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Today, cushions and pillows are ubiquitous, having solidified a spot in the arsenal of every amateur interior designer as a quick fix way to transform a room.
But it’s unfair to think of them as purely ornamental—in doing so, you reduce them to something superfluous when they are so much more.
Firstly, they’re charged with history, synonymous with our quest for comfort and relaxation.
However, the oldest records that we have are the exact opposite.
The history of cushions and pillows (which for the purpose of this article are interchangeable terms) dates back to around 7,000 BC in ancient Mesopotamia, modern-day Iraq.
Made of stone, they were used to elevate the head so that insects wouldn’t crawl into a sleeper’s mouth and because stone was expensive, the pillows were only used by the wealthy.
This stayed true for the most part of history with expensive dyes and fabrics reserving later evolutions for the rich, including those in classical antiquity when the Greeks and Romans opted for a more comfortable design, stuffing them with animal hair, grass, down, and bird feathers to make them soft.
The careful hand-stitching process led to the transformation of the pillow into an art object.
These more closely resemble those we know today, at least for the most part.
Cushion covers are as the Greeks and Romans intended them to be, offering artists and designers a blank canvas on which to highlight their works.
Meanwhile, pillows have undergone successive transformations, inspiring larger-scale furniture and merging with technology in a bid to improve our wellbeing…
That’s where our guide starts, and what better product to start with than the bean bag, an iconic design and an unexpected one perhaps.
It fits the bill—after all, the very definition of a cushion is “a bag of cloth stuffed with a mass of soft material, used as a comfortable support for sitting or leaning on.”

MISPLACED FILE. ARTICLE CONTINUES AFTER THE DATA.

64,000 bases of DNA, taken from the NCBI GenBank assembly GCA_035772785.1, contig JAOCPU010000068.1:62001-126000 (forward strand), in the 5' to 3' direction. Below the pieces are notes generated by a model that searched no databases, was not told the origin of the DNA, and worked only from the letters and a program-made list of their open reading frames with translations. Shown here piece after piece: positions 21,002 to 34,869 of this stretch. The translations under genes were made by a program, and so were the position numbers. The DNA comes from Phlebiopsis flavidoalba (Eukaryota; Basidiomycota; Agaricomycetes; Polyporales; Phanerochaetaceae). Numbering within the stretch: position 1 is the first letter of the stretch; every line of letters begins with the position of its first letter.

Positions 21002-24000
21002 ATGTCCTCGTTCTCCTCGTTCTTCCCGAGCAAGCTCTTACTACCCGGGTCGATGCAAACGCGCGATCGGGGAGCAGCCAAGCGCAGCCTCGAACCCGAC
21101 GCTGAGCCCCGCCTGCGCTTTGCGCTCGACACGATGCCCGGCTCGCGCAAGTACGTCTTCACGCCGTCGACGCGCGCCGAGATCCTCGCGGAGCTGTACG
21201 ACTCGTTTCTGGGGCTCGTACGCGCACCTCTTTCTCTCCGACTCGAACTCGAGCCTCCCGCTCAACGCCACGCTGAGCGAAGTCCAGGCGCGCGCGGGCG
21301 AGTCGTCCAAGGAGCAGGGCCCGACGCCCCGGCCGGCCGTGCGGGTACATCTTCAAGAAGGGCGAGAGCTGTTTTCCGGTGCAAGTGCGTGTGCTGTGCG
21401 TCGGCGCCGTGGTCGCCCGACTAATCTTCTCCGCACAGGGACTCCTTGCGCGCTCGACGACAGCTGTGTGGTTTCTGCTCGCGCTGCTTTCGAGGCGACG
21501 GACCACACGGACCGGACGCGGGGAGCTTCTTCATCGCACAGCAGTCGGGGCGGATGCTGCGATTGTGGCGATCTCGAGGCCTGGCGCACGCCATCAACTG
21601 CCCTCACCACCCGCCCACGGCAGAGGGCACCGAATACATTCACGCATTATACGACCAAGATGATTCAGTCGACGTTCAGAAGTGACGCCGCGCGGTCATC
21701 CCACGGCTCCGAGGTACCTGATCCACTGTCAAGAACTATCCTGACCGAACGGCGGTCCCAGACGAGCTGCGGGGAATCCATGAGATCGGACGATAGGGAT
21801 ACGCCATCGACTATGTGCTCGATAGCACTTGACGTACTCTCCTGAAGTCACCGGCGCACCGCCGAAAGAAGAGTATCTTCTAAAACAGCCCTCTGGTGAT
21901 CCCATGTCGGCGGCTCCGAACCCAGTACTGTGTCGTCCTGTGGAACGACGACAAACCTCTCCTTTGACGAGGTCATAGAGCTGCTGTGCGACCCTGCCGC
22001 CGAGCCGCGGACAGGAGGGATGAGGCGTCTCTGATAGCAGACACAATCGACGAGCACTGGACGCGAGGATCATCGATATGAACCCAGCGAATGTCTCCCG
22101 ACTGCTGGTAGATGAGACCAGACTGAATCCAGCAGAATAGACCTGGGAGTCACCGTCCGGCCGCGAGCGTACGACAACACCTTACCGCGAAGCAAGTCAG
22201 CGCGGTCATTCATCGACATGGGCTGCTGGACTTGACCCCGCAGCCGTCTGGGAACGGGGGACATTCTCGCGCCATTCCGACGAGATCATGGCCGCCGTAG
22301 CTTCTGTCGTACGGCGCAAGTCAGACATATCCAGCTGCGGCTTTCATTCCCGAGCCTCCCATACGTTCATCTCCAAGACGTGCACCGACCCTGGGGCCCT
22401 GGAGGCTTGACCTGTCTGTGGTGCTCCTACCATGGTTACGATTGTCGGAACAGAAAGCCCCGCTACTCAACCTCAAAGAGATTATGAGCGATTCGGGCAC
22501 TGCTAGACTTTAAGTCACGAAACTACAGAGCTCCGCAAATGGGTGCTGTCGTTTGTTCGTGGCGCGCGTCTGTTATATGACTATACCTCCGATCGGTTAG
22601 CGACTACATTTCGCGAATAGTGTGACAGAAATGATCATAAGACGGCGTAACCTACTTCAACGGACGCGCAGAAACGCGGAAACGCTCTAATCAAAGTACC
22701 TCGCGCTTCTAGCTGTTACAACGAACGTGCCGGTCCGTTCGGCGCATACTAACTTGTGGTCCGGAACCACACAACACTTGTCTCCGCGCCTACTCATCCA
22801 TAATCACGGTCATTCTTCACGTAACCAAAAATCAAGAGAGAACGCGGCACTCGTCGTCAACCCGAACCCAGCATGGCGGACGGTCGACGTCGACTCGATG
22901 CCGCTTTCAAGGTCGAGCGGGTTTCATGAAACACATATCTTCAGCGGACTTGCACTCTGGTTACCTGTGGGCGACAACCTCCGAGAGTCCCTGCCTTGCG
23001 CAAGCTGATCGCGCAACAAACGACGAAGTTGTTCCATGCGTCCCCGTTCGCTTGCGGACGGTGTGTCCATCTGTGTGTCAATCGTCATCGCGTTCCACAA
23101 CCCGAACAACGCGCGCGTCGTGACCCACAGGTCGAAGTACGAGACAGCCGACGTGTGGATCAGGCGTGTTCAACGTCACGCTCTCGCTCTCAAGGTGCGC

Invented by three Italians in 1968, the Sacco bean bag is often credited as being the first. The trio was asked to produce a chair that was aesthetically appealing and just so happened to meet the needs of a new generation of furniture buyers.
Leading the charge for comfort, bean bags paved the way for countless interpretations including other amorphous furniture and chairs that challenged traditional shapes.
Those like Ligne Roset’s Togo sofa, which was released in 1973 to mark the brand’s official rename. It features an elegantly unstructured form to accentuate its pillowy softness.
Like an adult bean bag, it appeals to the part of us that just wants to lounge.Sacco by Zanotta – © ZanottaTogo sofa by Ligne Roset – © Ligne Roset
By nature of them being soft and without a weighty structure, cushions lend themselves well to modular furniture concepts that promote ease of movement.
Take the Modular Ø Sofa by Danish studio Kilo Design, which is formed of three lozenge-shaped cushions, or the Modular
Sofa by German brand Cubit, which lets customers combine a multitude of elements for seating cushions, armrests and backrests to create their own personal sofa.Modular Ø Sofa by Danish studio Kilo Design – © Kilo DesignModular Sofa by Cubit – © Cubit
Where soft furnishings just won’t do the trick, switching on might be the answer to switching off.
That’s the idea behind Somnox, which might not be the wildest design to make the cut here. It demonstrates the potential to integrate technology as a way of underlining the pillow’s core functionality: as a tool for sleeping.
Part pillow, part robot, the Somnox combats sleepless nights by “breathing” in and out as users hold it close.